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  • How to Use Your Existing Software Development Process Data to Find More Bugs in Less Time

    This article presents better solutions that employ data from the system under test and the tests themselves to optimize testing efforts. This allows teams to find more bugs (by making sure that bug-dense areas are tested) in less time (by reducing the executions of tests that are very unlikely to detect bugs).

  • How to Measure the Energy Consumption of Bugs

    Software engineers should accept their responsibility for taking energy consumption and carbon dioxide emissions into account when developing software; they have a big responsibility towards nature, our environment and sustainability. This article sheds light on how software engineers can this perspective into account, zooming in on energetic shortcomings or bottlenecks of bugs.

  • Open-Source Testing: Why Bug Bounty Programs Should Be Embraced, Not Feared

    The growing importance of the Web3 ecosystem based on blockchains shows how important community test programs are. Some within the testing community see this trend as a threat. However, it is actually an opportunity. Bug bounties and open-source test contributions are a great tool for test teams, and there is every reason for testers to embrace this new trend rather than to fear it.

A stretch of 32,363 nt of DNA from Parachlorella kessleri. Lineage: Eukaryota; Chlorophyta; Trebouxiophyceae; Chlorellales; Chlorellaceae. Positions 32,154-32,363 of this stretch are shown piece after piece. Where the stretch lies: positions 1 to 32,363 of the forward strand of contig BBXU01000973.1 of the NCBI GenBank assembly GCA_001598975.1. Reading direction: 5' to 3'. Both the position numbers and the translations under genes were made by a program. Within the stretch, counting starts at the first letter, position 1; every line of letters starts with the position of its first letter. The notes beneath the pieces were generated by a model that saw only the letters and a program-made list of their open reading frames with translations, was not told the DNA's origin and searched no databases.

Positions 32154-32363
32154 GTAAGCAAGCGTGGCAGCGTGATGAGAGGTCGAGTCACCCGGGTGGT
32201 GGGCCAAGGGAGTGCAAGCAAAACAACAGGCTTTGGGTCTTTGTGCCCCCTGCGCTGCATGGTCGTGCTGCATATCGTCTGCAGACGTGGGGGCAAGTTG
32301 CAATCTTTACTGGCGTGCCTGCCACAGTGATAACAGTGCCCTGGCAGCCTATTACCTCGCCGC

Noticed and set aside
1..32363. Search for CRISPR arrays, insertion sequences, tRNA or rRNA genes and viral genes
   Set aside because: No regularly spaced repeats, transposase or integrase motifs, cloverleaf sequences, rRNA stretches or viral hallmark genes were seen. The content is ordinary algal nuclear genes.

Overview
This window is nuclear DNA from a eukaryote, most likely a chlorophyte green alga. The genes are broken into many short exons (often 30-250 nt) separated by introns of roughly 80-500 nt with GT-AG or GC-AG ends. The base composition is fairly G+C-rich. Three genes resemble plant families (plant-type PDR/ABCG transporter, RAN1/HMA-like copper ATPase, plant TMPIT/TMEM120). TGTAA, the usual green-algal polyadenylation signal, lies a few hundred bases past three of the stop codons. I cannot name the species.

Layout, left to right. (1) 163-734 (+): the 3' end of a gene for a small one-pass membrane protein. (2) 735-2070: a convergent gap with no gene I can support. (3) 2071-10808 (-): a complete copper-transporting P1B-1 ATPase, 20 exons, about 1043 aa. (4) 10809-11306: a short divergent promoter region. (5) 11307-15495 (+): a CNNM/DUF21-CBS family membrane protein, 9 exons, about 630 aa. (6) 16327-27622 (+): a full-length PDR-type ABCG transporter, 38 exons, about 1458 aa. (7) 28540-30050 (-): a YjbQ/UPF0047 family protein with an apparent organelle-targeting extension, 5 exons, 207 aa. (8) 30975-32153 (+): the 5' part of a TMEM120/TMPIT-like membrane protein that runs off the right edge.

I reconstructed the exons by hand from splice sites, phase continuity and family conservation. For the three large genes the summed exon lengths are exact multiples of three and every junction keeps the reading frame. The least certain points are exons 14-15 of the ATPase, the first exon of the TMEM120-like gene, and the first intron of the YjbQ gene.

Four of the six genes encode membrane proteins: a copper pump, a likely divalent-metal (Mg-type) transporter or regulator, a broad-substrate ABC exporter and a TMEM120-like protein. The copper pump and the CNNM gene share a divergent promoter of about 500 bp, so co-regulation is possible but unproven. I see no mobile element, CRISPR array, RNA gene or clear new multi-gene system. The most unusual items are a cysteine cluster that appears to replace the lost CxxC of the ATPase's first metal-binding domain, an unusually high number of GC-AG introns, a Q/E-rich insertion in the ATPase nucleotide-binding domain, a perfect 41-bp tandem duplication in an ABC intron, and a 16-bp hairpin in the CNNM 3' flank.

• Q&A on the Book Real-World Bug Hunting

    The book Real-World Bug Hunting by Peter Yaworski is a field guide to finding software vulnerabilities. It explains what ethical hacking is, explores common vulnerability types, explains how to find them, and provides suggestions for reporting bugs while getting paid for doing so.

  • Hunting Java Concurrency Bugs

    Concurrency bugs include race conditions, code reordering, field visibility issues, live locks, deadlocks and performance related bugs, such as contention and starvation. In this article Java Specialist Dr. Heinz Kabutz examines two threading bugs he discovered in the core Java libraries.

  • Book Excerpt and Interview: Effective Java, Second Edition

    Effective Java, Second Edition by Joshua Bloch is an updated version of the classic first edition, which was the winner of a 2001 Jolt Award. This edition has been updated to discuss Java 6 language features including generics, enums, annotations, autoboxing, the for-each loop, varargs, and concurrency utilities. InfoQ asked Bloch several questions about the areas that the new edition covers.